Tag Archives: NSA

BrowseAnonymously2

Shhh… Privacy: Tor Guide on Browsing Anonymously

Here’s an interesting chart on how to use Tor to browse the web anonymously:

TorInfographics

The Tor Project is a free software and an open network that shields your online identity and thus helps you maintain privacy by defending against network surveillance:

But Tor can still be compromised and multiple layers of security is recommended:

Emmys

Shhh… The Guardian Bagged An Emmy

Congratulations to The Guardian for winning an Emmy award in New York Tuesday night for its groundbreaking coverage on the Snowden revelations.

The multimedia interactive feature NSA Decoded by The Guardian emerged the winner in the new approaches: current news category at the news and documentary Emmy awards.

The interactive coverage, which includes interviews and discussions with key players like journalist Glenn Greenwald, former NSA employees, senators and members of US congress, helps the audience understand the facts and implications of Edward Snowden’s disclosures last year about the NSA’s mass surveillance program.

The Guardian has also won in April, along with the Washington Post, the Pulitzer prize for public service for their groundbreaking coverage of the Snowden revelations.

TimBerners-Lee

Shhh… Tim Berners-Lee on the Web & Privacy

Tim Berners-Lee, the inventor of the web 25 years ago and director of the World Wide Web Consortium, spoke at the Web We Want Festival last Saturday whereby he, according to The Guardian, also called on Saturday for a bill of rights that would guarantee the independence of the internet and ensure users’ privacy.

“If a company can control your access to the internet, if they can control which websites they go to, then they have tremendous control over your life,” the British computer scientist said. “If a government can block you going to, for example, the opposition’s political pages, then they can give you a blinkered view of reality to keep themselves in power.

“Suddenly the power to abuse the open internet has become so tempting both for government and big companies.”

Below is Tim Berners-Lee at a TED Talk earlier this year.

Phone-encrypt

Shhh… Apple & Google Phones Too Secure?

This may as well be the best ever advertisement any company would die for…

FBI director James Comey criticized on Thursday that the encryption in the latest operating systems of Apple and Google phones were so secure that law enforcement officials would have no access to information stored on those devices even with valid warrants and asked why companies would “market something expressly to allow people to place themselves beyond the law”.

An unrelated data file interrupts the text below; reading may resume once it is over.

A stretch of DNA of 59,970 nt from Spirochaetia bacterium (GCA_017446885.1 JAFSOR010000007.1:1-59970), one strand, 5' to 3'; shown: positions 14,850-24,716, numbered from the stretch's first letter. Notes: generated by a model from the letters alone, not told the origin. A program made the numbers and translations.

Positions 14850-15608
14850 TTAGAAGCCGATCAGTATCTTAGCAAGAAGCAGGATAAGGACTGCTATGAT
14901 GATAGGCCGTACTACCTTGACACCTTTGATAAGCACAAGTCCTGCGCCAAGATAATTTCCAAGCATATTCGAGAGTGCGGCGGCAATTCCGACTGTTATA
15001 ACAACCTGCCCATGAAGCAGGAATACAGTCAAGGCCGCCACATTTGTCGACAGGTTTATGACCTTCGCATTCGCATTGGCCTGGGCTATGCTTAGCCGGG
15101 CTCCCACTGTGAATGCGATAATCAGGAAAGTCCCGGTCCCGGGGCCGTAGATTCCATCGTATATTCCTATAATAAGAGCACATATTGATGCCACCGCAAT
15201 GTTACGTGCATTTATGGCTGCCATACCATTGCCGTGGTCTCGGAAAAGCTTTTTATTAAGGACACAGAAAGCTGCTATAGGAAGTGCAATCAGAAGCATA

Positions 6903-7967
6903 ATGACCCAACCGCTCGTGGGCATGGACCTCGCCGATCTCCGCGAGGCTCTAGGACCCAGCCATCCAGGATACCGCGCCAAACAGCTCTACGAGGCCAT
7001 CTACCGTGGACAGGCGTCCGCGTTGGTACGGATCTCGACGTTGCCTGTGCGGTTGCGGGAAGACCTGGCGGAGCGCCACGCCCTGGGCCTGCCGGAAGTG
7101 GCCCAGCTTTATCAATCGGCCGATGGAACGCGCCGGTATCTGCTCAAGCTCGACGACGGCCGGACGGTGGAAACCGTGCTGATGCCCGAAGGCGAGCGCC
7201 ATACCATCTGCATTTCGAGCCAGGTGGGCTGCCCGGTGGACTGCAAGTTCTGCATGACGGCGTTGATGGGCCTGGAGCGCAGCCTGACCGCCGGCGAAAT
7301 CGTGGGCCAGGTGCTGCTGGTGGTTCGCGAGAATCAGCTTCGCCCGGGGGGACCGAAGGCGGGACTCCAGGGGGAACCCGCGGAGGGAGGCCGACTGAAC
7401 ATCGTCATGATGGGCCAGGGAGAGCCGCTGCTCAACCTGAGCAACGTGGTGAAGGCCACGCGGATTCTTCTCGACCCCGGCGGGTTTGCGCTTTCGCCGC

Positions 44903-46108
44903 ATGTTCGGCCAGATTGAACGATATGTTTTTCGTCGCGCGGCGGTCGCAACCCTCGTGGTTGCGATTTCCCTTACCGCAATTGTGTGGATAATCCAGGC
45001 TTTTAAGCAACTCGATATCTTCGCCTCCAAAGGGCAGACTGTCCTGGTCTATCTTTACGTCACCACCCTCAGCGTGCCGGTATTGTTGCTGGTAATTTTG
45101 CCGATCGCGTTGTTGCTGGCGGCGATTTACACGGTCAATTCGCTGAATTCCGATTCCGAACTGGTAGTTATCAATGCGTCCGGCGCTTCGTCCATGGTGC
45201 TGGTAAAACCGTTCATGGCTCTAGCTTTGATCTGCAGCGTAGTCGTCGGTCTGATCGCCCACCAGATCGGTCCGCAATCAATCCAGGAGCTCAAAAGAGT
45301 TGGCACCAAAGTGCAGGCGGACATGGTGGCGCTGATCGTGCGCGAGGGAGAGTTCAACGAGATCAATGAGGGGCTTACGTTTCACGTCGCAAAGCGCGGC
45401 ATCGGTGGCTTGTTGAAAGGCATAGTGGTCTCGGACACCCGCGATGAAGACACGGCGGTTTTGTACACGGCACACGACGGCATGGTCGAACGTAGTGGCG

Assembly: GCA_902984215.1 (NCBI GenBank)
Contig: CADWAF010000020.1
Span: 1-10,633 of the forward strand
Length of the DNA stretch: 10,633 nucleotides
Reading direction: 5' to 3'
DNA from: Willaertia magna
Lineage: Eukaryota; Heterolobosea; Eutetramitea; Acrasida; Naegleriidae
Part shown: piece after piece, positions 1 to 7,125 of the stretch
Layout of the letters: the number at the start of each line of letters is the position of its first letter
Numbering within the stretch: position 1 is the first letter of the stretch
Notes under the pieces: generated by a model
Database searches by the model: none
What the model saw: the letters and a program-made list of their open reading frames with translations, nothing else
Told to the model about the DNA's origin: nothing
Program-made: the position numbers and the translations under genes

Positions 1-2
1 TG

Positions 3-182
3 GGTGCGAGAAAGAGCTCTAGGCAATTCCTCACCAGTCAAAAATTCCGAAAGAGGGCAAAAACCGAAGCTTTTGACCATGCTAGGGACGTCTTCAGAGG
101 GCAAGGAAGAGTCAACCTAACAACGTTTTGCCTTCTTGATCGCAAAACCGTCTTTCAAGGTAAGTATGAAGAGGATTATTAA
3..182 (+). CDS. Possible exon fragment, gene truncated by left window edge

“There will come a day when it will matter a great deal to the lives of people … that we will be able to gain access,” Mr Comey reportedly told the media.

“I want to have that conversation [with companies responsible] before that day comes.”

Law enforcement agencies place premiums on their forensic abilities to search sensitive data like photos, messages and web histories on smartphones – and also on old plain vanilla cellular phones to some extent – to solve some serious crimes: mobile phones increasingly perform and even replace what we used to do with our computers but thanks to the convergence of technologies, law enforcement and investigators are now able to use mobile phone forensic, much like computer forensic techniques, to retrieve data, including deleted data, from the phones as they did on computers.

The comments from Comey came hot on the heels of news last week that Apple’s latest mobile operating system, iOS 8, is so well encrypted that even Apple Inc. cannot unlock their mobile devices. Google meanwhile is also adopting its latest encryption format for its new (to be released) Android operating system that the company would be unable to unlock.

Question: Has Comey approached the NSA for help?

CIA

Shhh… CIA Stand-down in Western Europe?

The CIA has undertaken an unprecedentedly long stand-down on friendly Western European allies following the recent furor in the aftermath of an exposed German agent and accumulated impacts from the Snowden revelations in order to re-examine its strategy, according to current and former US officials, which if true would prove an unfortunate timing for the United States given its concerns about Europe’s response to Russian aggression and monitoring of European extremists in Syria.

The so-called pause means CIA officers based in Europe have to withdraw covert clandestine meetings to gather intelligence from their well-placed sources, or roping in new recruits for that matter, though they are not barred from meeting their counterparts in the host country and conduct joint operations with host country services, according to the Associated Press.

Director of National Intelligence James Clapper reportedly said Thursday that the US is assuming more risks given its pullback from spying on “specific targets”.

The stand-down was part of the fallout from the July 2 arrest of a 31-year old employee of the German intelligence service who later confessed he worked for the CIA. The CIA station chief in Berlin was (unprecedentedly) forced out of Germany a few days later, which underscored the German stance on the US who have already been stung from earlier Snowden revelations that the NSA had been tapping on the mobile phone of German Chancellor Angela Merkel.

While such halts are common after an operation was compromised they were “never this long or this deep”, which has been in effect for about 2 months now.

Now the question is, would a NSA stand-down follow? Bet not and probably never.

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Shhh… CIA’s Declassified Archives – Highlight American Vulnerabilities

The US Central Intelligence Agency released on Thursday a trove of newly declassified “Studies in Intelligence” documents on its homepage.